Bill 113 is backed by no findings or evidence that GE crops are in any way harmful, or in any way endanger the local environment.

Using the “precautionary principle,” Bill 113 is in direct conflict with determinations made by expert federal agencies, and seeks to outlaw agricultural activities that the federal government has specifically authorized following thorough scientific reviews.

  • Farming GE crops has also long been a generally accepted agricultural practice locally and GE crops have been vitally important to the County of Hawaii.

In the 1990s, Hawaii’s papaya industry was devastated by the ringspot virus. The development of a GE variety of papaya that is resistant to the virus is widely credited with saving the industry.

The resulting Rainbow GE variety of papaya now accounts for approximately 85 percent of papaya grown in the County and is widely sold throughout the United States and in other nations.

County farmers support federally-approved testing to develop new disease-resistant papaya and banana plants and floral varieties that resist harmful insect pests and bacteria.

  • GE crops not only help farmers, but contribute to food security for the island. By banning any use of new GE crops, Hawaii consumers can expect increases in food costs, business costs, and pesticide use.
  • If farmers in Hawaii are unable to farm efficiently and productively, more costly foods will need to be imported.
  • The State of Hawaii has deemed the promotion of “diversified agriculture” a vital public interest. This principle is enshrined in the Constitution of Hawaii, which expressly directs the State – not the counties – to conserve and protect agricultural and farming resources.

COEXISTENCE:

Individual farmers routinely incorporate multiple production practices within a single operation.  Coexistence is not about health or safety; it is about finding ways to improve working relationships when different production systems are used in close proximity.

SAFETY:

Every GE crop on the market today was thoroughly evaluated by government scientific experts, often at as many as three different federal regulatory agencies, through a complex multiyear scientific review process.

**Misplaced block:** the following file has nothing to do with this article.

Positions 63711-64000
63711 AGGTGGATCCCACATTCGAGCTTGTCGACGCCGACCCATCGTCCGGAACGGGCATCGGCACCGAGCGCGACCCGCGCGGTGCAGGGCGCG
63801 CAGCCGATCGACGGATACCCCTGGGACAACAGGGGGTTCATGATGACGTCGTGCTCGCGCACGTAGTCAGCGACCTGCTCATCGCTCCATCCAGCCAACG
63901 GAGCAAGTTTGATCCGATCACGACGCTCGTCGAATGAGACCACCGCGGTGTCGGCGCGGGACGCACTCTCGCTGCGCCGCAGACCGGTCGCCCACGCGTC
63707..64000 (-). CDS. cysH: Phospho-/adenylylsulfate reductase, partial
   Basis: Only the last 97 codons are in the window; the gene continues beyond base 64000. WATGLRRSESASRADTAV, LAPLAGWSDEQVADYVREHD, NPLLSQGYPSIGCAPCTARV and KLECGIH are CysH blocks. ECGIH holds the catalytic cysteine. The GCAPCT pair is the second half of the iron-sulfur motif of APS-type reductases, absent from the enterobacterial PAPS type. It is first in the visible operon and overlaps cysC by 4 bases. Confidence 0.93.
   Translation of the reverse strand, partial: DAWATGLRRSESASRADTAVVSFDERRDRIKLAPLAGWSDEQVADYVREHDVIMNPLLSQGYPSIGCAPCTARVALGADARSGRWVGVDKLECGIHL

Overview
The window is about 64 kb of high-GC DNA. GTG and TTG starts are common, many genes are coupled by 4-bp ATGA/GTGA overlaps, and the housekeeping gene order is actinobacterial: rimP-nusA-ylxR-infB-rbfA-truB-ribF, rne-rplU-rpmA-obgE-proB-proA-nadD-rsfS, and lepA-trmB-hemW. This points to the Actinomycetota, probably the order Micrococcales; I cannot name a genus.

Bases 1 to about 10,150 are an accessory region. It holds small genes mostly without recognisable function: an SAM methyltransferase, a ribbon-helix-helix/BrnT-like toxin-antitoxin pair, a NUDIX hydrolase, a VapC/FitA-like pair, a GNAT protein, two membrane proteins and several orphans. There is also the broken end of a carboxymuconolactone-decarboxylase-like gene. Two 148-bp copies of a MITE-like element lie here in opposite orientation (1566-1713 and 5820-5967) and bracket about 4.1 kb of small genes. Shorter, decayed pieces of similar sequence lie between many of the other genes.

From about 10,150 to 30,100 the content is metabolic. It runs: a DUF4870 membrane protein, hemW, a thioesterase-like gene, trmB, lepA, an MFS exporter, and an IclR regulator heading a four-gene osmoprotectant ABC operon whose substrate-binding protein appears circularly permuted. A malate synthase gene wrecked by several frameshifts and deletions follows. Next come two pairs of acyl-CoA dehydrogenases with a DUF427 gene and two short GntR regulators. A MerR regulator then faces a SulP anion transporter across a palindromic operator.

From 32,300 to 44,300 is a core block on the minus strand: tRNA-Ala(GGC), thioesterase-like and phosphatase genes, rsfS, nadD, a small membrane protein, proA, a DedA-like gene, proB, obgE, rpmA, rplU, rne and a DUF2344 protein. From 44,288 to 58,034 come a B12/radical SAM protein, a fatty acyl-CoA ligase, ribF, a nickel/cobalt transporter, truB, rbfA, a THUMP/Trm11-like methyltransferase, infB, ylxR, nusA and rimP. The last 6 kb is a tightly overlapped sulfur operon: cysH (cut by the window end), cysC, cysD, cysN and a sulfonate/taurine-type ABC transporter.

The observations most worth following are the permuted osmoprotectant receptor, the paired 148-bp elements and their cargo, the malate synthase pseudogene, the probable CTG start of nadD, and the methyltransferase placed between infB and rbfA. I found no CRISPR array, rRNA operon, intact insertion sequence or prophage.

Not only have GE crops been deemed safe by expert federal agencies, but multiple other governmental and non-governmental agencies have reached the same conclusions, including the U.S. National Academy of Sciences, the World Health Organization, the American Medical Association, the European Commission, and the British Medical Association.

More than 600 peer-reviewed scientific reports document the safety of GE foods.

GENERA a project by BIOFORTIFIDE to create a searchable database to more than 2000 studies on biotechnology in Food and agriculture.

TRANSPARENCY:

We understand people have questions about how their food is grown. We need to have the discussion before we prematurely make laws that cripple the Future of Farmers and unfairly target growers using technology. While industry will stand with growers and challenge unfair and unlawful ordinances like Bill 113, we urge people to visit the GMO Answers website (http://gmoanswers.com) to get more information about the products of biotechnology.

The Rainbow Papaya that saved Hawaii’s papaya industry was genetically engineered to resist the ringspot virus. See how it was done by viewing this video on gmoanswers.com.

NASA’s Low-Density Supersonic Decelerator (LDSD) to Test Next Week on Kauai

NASA’s Low-Density Supersonic Decelerator (LDSD) project will fly a rocket-powered, saucer-shaped test vehicle into near-space next week from the U.S. Navy’s Pacific Missile Range Facility in Kauai, Hawaii.

NASA's Low-Density Supersonic Decelerator (LDSD)

NASA’s Low-Density Supersonic Decelerator (LDSD)

Briefing panelists scheduled to be on hand include:

  • U.S. Navy Capt. Bruce Hay, PMRF Commanding Officer
  • Mike Gazarik, Associate Administrator of the Space Technology Mission Directorate at NASA Headquarters, Washington
  • Mark Adler, LDSD Project Manager at NASA’s Jet Propulsion Laboratory (JPL) in Pasadena, California
  • Ian Clark, LDSD principal investigator at JPL